7 Ways to Ease Bunion Pain Without Surgery
Bunions are painful, but surgery is a hassle. Try these tips to ease bunion pain before going under the knife.
Wear the right shoes daily
Wearing the right kind of shoes every day can relieve pressure and bunion pain. “Shoes should have a wide, flexible sole to support the foot and enough room in the toe box—the part surrounding the front of the foot—to accommodate the bunion,” according to Harvard Health Publications.
Make sure your shoes fit properly
When getting fitted for new shoes, the American Academy of Orthopaedic Surgeons recommends getting shoes fitted at the end of the day, when your feet are the largest. They also suggest that you stand during the fitting process and check that there is adequate space (3/8″ to 1/2″) for your longest toe at the end of the shoe. Here are some suggestions for the best shoes for bunions.
Don’t wear high heels for hours on end
Bunions and bunion pain are 10 times more common in women than men and high heels can pose a serious problem to bunion sufferers. High heels don’t cause bunions, as the underlying cause is genetic. However, according to the Harvard Health Publications, “High heels can exacerbate the problem because they tip the body’s weight forward, forcing the toes into the front of the shoe.” If you’re looking to wear shoes with a little height for a special occasion, try a platform shoe that keeps your foot level. Or stick with heels that are no higher than an inch or two. Find out more horrible things high heels do to your body.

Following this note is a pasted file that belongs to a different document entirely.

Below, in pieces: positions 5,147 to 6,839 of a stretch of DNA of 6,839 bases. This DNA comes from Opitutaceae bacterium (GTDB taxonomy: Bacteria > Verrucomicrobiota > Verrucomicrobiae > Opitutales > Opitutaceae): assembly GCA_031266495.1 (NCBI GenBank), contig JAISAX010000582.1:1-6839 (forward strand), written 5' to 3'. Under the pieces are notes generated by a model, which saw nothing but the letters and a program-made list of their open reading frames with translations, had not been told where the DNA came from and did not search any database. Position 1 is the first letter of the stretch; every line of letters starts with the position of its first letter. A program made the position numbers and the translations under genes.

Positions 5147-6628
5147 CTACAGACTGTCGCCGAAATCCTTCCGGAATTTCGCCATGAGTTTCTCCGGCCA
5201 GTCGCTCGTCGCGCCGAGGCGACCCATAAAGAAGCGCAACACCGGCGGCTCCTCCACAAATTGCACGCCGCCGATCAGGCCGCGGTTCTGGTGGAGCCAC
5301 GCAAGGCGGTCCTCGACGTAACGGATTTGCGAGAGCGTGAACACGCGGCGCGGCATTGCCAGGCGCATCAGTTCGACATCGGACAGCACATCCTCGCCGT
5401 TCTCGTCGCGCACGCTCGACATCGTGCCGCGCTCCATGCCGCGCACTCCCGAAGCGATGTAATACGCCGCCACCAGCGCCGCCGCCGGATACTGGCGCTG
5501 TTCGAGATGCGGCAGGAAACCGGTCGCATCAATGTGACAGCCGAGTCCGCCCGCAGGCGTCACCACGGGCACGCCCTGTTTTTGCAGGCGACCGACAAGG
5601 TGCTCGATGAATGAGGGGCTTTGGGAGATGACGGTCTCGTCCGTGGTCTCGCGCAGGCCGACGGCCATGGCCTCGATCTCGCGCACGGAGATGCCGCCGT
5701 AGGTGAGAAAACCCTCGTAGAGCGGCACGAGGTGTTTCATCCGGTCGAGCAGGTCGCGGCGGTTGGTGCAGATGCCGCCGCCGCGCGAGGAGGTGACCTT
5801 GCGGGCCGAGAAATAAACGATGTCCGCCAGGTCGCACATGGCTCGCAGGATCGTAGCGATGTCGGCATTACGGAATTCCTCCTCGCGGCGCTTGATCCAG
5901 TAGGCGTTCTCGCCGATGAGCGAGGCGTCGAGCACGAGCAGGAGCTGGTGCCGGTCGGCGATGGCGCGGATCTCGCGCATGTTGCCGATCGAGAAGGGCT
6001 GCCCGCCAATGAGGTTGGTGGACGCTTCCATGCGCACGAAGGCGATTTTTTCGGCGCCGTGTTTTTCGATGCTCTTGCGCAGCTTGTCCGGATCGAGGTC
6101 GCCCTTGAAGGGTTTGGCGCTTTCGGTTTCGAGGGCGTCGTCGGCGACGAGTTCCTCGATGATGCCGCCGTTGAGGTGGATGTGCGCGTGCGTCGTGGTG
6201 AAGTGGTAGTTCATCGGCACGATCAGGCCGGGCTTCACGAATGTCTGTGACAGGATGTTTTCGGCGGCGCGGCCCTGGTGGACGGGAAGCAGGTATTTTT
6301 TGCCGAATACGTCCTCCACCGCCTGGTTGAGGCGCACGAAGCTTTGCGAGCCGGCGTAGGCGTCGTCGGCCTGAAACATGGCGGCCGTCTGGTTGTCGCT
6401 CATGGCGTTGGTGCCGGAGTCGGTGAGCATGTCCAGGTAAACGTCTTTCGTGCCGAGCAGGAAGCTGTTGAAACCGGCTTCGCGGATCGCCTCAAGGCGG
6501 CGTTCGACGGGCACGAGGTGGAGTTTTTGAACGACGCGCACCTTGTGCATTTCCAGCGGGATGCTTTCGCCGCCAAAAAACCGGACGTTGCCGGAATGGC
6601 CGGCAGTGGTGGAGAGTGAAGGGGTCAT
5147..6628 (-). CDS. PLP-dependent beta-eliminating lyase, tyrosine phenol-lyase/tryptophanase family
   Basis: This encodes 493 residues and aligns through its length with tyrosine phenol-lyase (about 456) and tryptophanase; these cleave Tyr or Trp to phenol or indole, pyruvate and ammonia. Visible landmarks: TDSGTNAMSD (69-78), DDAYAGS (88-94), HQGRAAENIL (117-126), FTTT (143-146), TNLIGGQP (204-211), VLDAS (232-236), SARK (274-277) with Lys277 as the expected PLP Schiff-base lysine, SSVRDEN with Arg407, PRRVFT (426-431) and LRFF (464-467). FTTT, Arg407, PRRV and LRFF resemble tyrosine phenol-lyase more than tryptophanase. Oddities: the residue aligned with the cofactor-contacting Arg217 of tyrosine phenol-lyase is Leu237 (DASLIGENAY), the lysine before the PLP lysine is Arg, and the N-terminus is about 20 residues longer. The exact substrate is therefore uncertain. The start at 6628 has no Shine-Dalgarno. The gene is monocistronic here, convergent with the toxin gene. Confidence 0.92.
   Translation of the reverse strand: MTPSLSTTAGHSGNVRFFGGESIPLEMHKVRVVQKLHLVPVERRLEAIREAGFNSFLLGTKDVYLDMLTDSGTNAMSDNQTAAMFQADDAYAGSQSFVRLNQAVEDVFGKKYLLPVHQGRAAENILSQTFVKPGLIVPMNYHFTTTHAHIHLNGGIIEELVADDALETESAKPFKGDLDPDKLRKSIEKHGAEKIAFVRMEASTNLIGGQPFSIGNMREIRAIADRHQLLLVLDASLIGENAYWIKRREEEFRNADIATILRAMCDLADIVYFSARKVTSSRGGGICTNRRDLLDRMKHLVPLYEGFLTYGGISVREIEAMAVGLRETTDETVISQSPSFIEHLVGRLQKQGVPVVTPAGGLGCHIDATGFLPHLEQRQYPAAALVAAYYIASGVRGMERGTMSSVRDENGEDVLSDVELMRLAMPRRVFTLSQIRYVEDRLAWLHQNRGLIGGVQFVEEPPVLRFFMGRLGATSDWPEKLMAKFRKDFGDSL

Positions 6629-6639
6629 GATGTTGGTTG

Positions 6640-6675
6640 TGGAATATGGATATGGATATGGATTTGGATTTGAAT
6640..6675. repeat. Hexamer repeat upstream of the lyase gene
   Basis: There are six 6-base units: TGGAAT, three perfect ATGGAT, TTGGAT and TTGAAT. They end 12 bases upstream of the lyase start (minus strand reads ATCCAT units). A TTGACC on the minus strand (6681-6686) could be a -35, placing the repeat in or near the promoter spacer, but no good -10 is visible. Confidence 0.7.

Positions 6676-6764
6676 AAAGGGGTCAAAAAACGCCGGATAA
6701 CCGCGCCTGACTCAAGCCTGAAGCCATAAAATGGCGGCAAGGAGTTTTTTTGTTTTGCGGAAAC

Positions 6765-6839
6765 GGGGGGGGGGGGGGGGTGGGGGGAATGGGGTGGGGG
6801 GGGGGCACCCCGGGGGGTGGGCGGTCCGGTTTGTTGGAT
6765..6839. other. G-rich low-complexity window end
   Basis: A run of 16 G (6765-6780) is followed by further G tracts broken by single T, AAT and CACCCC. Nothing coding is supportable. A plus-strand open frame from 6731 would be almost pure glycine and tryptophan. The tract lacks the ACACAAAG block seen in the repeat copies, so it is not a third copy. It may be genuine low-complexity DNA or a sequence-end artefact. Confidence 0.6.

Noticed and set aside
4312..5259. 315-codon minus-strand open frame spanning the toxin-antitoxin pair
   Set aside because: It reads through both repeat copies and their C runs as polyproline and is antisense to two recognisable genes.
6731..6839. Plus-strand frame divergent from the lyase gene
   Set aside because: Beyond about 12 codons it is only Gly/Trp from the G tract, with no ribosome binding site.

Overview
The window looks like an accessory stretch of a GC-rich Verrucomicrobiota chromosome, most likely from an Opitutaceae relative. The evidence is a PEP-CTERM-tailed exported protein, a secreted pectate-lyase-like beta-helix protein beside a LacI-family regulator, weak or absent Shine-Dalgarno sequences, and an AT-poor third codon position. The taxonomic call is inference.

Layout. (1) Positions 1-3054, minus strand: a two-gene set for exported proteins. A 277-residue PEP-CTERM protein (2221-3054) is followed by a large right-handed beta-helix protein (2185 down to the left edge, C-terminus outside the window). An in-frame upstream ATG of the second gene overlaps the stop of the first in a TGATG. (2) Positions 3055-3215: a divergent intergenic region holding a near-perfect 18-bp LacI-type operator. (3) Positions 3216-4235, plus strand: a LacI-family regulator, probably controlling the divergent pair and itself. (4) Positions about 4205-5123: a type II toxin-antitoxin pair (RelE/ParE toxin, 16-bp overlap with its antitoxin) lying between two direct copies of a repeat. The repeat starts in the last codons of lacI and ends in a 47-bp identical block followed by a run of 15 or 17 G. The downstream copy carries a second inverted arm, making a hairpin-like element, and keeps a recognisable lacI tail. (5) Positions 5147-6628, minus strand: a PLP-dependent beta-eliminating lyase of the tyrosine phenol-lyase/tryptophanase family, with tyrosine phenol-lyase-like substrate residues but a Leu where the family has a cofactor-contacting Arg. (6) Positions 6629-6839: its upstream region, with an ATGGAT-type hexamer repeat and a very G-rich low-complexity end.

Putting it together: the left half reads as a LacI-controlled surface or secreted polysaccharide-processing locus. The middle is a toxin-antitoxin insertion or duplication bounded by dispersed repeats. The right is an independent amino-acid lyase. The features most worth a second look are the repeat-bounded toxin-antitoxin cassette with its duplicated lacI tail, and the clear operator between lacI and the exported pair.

Consider purchasing some foam or gel padding from a drug store and placing it over the bunion inside your shoe. This can alleviate some of the pressure and bunion pain when walking around on a day-to-day basis. Here’s more about other types of bunion correctors and how they work.
Applying an ice pack throughout the day can help reduce inflammation and bunion pain, according to the American College of Foot and Ankle Surgeons. This can be particularly helpful if you have to stand for long periods of time. Learn the subtle signs of disease your feet can reveal.
Take anti-inflammatory medications
Over-the-counter medications like ibuprofen reduce pain and swelling. Make sure to consult your doctor as to whether your bunion pain necessitates prescription medication, which may be the case if your bunions are caused by arthritis. (Learn more about how to treat the different types of bunions.)
The American Academy of Orthopaedic Surgeons (AAOS) suggests trying either custom-made or over-the-counter shoe inserts. There are many types of inserts that may be able to benefit your specific problem. “Toe spacers can be placed between your toes. In some cases, a splint worn at night that places your big toe in a straighter position may help relieve pain.” Next, don’t miss these 37 secrets your podiatrist isn’t telling you.